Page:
Need I say more? I mean, wow, this world ... this world! And me, barely muddling along as it is ... entrusted with a fragile, precious, struggling, conscious little being ... looking to me (well, to us) to guide and nurture through said terrifying world? Really?!

And so I seek passing solace in parodic purges, as is my wont. But I do recognise ... I do ... that such a 'take' on the question is not very faith-filled. In my wonderings around the subject, I stumbled on a really helpful short article by the excellent Tim Keller, elaborating on the radical transformation of singleness, marriage and procreation when viewed from a Jesus-centred perspective. "The Christian gospel and hope of the kingdom-future de-idolized marriage", he states, and quotes from Stanley Hauerwas' book A Community of Character:
“One…clear difference between Christianity and Judaism [and all other traditional religions] is the former’s entertainment of the idea of singleness as the paradigm way of life for its followers.” (Hauerwas, p.174) "Singleness was legitimated, not because sex was questionable, but because the mission of the church is ‘between the times’ [the overlap of the ages]…We must remember that the ‘sacrifice’ made by singles was not [just in] ‘giving up sex’ but in giving up heirs. There could be no more radical act than that! This was a clear expression that one’s future is not guaranteed by the family but by the [kingdom of God and the] church” (Hauerwas, p.190). “[Now, in the overlap of the ages], both singleness and marriage are necessary symbolic institutions for the constitution of the church’s life . . . that witnesses to God’s kingdom. Neither can be valid without the other. If singleness is a symbol of the church’s confidence in God’s power to effect lives for the growth of the church, marriage and procreation is the symbol of the church’s understanding that the struggle will be long and arduous. For Christians do not place their hope in their children, but rather their children are a sign of their hope . . . that God has not abandoned this world.” (Hauerwas, p.191)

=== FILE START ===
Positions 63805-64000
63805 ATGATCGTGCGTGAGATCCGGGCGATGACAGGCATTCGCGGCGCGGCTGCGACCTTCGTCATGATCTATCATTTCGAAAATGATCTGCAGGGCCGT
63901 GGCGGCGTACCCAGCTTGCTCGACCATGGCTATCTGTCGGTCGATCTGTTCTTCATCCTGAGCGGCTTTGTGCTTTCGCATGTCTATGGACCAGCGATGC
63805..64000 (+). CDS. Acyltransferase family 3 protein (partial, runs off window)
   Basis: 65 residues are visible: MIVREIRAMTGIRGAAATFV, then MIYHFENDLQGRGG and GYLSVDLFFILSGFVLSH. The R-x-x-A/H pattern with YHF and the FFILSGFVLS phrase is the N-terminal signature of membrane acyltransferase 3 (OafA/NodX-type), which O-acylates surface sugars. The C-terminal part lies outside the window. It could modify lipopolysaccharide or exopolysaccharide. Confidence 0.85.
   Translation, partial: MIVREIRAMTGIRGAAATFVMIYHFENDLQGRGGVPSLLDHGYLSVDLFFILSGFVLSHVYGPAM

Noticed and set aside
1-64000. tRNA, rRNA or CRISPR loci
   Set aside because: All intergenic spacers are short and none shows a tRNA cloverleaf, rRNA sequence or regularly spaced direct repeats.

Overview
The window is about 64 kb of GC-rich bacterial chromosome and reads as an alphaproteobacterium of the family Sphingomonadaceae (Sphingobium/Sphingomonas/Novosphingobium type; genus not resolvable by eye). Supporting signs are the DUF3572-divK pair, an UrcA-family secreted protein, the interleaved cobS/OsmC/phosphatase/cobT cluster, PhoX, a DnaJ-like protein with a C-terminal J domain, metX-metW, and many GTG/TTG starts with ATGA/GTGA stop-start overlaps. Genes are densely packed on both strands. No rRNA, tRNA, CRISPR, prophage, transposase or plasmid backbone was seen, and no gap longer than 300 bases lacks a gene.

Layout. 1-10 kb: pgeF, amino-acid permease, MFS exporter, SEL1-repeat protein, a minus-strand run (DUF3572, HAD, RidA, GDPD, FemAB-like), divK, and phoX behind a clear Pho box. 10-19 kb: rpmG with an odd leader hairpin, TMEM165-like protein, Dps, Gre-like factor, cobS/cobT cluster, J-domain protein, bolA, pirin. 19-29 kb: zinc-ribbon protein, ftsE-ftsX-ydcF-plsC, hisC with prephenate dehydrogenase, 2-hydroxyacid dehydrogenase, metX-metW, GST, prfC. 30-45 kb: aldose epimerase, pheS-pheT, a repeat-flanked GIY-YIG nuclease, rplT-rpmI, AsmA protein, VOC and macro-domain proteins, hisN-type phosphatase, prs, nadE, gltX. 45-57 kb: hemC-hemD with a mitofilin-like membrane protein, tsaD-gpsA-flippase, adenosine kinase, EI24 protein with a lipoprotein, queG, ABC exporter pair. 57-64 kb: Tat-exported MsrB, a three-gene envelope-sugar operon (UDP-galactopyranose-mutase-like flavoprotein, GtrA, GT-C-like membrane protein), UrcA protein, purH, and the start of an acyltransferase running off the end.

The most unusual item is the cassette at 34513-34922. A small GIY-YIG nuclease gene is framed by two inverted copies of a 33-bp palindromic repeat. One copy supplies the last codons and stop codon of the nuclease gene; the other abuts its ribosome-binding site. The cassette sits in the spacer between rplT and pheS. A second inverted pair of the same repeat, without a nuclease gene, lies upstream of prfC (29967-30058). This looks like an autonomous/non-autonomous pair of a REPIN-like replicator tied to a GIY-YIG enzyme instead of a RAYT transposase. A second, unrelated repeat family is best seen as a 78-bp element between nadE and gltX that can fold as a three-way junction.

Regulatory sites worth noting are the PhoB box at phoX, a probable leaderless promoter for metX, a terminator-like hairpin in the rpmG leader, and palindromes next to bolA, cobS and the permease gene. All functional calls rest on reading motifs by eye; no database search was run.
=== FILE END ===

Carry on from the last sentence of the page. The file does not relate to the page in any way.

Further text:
Powerful stuff: "a sign of their hope ... that God has not abandoned this world"... YES to that, and some ... and boy do I want/need to grasp the realness of it, whatever my (our) own unfolding participation in this unabandoned world turns out to be. "For God SO LOVED the world, that He gave HIS only son..." (John 3:16a, emphasis mine). How's that for reason to trust Him? -- even (should the occasion arise) with the future of a person whose primary human care-provision would be one-half myself ...

[Thumbnail image cc from uppityrib on Flickr]


Pigwotflies said…
I'm sure any parent would tell you having a baby is amazing and awful (in both sense) in equal measure. But we're biased.
:-) Yes, I do rather get that impression. But biased? Surely, on the contrary, having experienced both the not having and the having you are perfectly placed to make a fair comparison. Whereas my evidence base is entirely one-sided...